Eddie Jones has gone left field by announcing a next-generation squad to tour Argentina. In many ways what Jones is doing is fantastic, and I would have loved to have been around as a youngster in this era. It’s impossible to have succession planning when it comes to replacing players, and in my book it’s all about form.
When better for a coach to have a good look at who can make the next step than a summer tour in a Lions year? Jones is trying to build a super-squad by maxing-out the potential in England. That leaves the rest of the world looking on and thinking we had better watch out because he is the first coach to really tap into the huge playing resources in England, and sift through to find the best players.
However, with a big number of players who thought they were next in line not making the tour, Jones got on the phone and told them what was happening, and why. It will still be tough for them to take that they have been left behind.
It’s hard on the guys who’ve been in and around the England squad for the last two years to get bumped out. There are guys at Saracens and Wasps who must have been gobsmacked to be left out, especially a hooker like Tommy Taylor who has gone from somewhere prominent to nowhere.
Jones is also throwing down a challenge to those in the squad. He has told anyone who fancies a break rather than a trip to South America to have one, but don’t expect to play for England in the autumn, or any other time.
The new strategy means that competition for places will be ramped up. While the youngsters he has picked will respect what the experienced players in the Six Nations squad have done, they will also think ‘we’ve got a chance here’. Training could be pretty fierce, because the youngsters will want to take that chance.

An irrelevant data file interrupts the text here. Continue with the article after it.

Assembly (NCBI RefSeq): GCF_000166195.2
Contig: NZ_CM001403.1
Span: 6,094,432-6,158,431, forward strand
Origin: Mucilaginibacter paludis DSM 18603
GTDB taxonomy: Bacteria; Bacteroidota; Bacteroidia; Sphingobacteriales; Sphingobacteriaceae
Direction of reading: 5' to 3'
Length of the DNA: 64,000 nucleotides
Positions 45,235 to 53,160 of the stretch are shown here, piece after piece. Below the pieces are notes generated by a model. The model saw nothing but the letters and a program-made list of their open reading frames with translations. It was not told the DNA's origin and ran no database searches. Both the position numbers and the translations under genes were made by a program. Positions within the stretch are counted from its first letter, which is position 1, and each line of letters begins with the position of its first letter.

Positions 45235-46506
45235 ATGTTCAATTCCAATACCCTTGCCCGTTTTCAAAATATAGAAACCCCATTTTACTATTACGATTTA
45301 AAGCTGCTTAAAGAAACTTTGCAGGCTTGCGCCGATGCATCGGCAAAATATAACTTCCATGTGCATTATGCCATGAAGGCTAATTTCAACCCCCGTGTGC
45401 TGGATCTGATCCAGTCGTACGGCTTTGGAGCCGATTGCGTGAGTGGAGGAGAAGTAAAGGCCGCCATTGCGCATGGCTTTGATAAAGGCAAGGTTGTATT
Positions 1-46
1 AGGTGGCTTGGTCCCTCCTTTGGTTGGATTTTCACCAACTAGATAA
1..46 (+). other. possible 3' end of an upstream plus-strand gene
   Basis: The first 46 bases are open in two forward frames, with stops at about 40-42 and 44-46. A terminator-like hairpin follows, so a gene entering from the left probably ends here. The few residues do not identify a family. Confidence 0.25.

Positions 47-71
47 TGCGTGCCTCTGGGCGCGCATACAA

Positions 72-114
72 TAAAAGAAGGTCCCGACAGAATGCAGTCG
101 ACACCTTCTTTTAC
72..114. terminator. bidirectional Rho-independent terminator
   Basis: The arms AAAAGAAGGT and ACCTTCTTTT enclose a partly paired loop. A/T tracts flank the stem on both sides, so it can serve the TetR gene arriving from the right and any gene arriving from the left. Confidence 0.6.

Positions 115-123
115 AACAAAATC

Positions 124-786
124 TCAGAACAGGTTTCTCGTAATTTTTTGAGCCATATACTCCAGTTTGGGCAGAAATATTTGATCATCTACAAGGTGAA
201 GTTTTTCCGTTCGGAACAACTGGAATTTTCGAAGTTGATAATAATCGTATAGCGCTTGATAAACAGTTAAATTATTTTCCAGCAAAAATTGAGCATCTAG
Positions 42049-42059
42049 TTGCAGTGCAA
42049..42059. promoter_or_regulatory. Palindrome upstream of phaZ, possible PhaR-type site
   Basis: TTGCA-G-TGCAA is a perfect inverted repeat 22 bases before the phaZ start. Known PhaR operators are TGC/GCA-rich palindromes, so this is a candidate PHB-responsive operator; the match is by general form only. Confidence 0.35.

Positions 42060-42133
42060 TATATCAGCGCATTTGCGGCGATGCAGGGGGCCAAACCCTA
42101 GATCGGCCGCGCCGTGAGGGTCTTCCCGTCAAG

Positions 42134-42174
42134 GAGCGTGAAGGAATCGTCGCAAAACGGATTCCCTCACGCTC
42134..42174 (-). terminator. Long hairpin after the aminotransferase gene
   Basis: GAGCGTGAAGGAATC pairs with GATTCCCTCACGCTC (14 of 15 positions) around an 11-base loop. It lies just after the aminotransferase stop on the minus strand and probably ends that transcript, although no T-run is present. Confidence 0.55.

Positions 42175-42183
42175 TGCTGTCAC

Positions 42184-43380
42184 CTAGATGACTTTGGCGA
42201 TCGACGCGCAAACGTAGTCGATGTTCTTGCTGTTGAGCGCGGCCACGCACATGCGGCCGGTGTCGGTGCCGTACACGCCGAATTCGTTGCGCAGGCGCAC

You had to be on top of your game in training during my time at Bath, because people always wanted your place. When it came to rugby I was competitive, and my attitude to anyone who wanted what I had was, ‘sorry mate, I don’t want to give it to you’.
Unless you know Premiership squads inside-out you would not recognise some of the names Jones has picked. However, if you flip the disappointment of the Saxons guys the other way you can understand the absolute joy of these young players when they were picked. All of these lads must have thought all their Christmases had come at once.
Argentina might change that, because they will be strong – and they will not want to lose at home to an England side which is short of the 16 players picked in the Lions squad. The Pumas were a bit tired last autumn, but at full strength, with their key combinations playing together in the Super 18 for the Jaguars, they should be favourites to beat England.
Getting this England side into shape to beat Argentina will be harder than getting the Lions squad to gel together in New Zealand. The Lions are all experienced internationals, while half of England’s squad are the newest of newbies – and there is a big element of risk that the kids Jones has picked are not up to it and get thumped.